George Lucas’s Star Wars saga spans nine main movies, spinoffs like Rogue One and Solo, and The Mandalorian. That’s a lot of Star Wars, and it doesn’t even count all these other Star Wars projects that almost got made…but didn’t.
- Before handing off directorial duties on the third produced Star Wars movie, Return of the Jedi, to Richard Marquand, George Lucas interviewed two other candidates for the job: David Cronenberg and David Lynch. Both men are known for their dark, twisted, unsettling cult movies, such as The Fly and Eraserhead, respectively. And yet both could’ve called the shots on a family-friendly space opera. A producer called Cronenberg at home and asked if he’d consider doing Jedi, and after he said he didn’t direct movies other people wrote, they hung up on him. Lynch, a maker of weird films, ironically passed on the job because he didn’t like Lucas’s weird ideas, like how he initially wanted to make the cute and fuzzy Ewoks giant lizard monsters.
George Lucas, 1986
- In 1983, George Lucas told Rolling Stone that he wanted to make a whole mess of Star Wars movies. He wanted to do one separate from the main story focused entirely on Wookiees, the furry humanoid squealing creatures from the planet Kashyyyk, of whom the most famous is Han Solo’s friend and co-pilot, Chewbacca. Lucas rejected the idea (along with a standalone movie about R2-D2 and C-3PO) when he couldn’t come up with any good screenplay ideas.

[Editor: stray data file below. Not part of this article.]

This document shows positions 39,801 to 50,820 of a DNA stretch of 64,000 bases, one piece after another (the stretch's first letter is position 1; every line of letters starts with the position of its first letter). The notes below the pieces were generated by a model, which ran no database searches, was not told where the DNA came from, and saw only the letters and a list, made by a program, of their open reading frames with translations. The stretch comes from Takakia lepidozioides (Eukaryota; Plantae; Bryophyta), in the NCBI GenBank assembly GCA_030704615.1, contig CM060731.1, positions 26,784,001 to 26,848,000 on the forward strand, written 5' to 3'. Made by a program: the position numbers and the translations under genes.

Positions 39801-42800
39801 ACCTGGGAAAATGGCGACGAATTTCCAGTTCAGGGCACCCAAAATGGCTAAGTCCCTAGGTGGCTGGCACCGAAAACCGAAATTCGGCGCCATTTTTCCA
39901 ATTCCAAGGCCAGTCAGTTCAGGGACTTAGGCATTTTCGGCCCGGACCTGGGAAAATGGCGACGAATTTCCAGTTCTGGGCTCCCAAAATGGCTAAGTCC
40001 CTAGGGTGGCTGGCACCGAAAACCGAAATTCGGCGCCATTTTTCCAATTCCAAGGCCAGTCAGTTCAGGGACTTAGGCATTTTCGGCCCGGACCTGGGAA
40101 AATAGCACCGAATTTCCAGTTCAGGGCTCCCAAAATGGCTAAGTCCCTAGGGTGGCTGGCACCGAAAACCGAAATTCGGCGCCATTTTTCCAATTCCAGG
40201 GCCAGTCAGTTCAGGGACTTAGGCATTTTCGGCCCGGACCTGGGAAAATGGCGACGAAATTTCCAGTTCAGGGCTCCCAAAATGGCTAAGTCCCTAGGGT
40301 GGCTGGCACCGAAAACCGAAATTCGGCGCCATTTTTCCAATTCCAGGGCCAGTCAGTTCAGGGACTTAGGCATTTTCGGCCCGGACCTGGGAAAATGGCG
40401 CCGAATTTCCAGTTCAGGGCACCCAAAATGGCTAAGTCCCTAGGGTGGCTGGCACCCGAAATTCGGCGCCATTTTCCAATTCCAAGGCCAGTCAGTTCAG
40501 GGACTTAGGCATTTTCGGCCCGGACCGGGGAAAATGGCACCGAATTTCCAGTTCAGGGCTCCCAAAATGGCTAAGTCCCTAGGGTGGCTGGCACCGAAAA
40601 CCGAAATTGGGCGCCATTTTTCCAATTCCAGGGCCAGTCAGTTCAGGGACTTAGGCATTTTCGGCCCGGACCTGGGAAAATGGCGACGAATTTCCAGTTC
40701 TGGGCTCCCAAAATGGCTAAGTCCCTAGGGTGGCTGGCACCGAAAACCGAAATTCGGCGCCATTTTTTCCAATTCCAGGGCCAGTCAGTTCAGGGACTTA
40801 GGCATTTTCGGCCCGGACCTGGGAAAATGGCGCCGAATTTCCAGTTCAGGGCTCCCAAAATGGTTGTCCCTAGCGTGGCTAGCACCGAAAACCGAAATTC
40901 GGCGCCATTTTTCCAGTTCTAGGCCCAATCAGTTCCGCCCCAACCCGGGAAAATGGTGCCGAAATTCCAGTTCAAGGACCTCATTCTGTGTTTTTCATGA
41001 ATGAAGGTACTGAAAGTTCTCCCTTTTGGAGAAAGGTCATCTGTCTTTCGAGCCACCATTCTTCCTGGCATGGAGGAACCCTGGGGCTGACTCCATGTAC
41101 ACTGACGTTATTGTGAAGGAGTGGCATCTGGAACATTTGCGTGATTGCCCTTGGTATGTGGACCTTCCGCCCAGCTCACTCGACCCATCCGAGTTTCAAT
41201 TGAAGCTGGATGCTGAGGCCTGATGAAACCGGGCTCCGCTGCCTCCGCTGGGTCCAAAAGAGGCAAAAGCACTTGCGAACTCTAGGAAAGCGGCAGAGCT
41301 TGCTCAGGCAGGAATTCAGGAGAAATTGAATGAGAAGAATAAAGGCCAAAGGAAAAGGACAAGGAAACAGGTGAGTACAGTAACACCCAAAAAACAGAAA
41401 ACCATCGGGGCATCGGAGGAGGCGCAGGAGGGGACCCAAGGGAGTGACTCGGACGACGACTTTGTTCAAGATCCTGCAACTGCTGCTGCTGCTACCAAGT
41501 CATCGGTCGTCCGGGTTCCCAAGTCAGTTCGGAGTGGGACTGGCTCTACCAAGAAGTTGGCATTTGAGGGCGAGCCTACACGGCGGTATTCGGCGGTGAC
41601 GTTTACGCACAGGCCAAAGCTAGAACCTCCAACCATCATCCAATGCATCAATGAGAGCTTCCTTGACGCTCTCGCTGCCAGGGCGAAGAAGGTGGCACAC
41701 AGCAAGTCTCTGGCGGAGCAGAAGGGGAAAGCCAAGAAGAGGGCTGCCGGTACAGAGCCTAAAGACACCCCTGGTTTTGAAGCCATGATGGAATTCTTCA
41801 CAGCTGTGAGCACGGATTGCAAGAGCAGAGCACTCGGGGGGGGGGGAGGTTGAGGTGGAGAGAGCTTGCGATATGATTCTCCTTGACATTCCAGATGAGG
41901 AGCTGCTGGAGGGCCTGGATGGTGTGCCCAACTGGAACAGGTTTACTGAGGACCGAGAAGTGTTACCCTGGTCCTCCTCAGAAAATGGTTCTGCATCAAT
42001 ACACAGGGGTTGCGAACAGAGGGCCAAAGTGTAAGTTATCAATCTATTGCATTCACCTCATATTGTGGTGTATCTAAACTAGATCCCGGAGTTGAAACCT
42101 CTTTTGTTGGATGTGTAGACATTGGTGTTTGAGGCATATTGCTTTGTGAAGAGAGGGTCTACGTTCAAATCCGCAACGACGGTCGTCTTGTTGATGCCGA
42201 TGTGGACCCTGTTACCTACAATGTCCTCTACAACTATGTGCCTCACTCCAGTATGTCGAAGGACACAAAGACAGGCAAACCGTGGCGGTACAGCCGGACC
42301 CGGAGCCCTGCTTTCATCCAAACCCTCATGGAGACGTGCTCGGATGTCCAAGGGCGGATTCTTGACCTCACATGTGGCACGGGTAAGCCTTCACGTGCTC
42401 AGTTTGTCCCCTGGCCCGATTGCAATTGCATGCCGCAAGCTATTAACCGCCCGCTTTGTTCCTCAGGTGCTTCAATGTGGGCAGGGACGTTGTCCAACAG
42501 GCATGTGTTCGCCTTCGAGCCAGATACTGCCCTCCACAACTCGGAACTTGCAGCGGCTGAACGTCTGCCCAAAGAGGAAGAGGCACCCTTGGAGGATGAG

Star Wars: A New Hope filming, Death Valley
- When Return of the Jedi hit theaters in 1983, George Lucas tried to assure fans that the trilogy-capping film was not the end of Star Wars. No, Lucas promised, he was going to make nine movies when all was said and done. He’d cut out two-thirds of his original script for 1977’s series-starting Star Wars: A New Hope, most of it the backstories of Darth Vader and Obi-Wan Kenobi in their younger days. While that became the basis of the late ‘90s / early 2000s Star Wars prequels, Lucas almost made them in the mid-1980s, just after Jedi.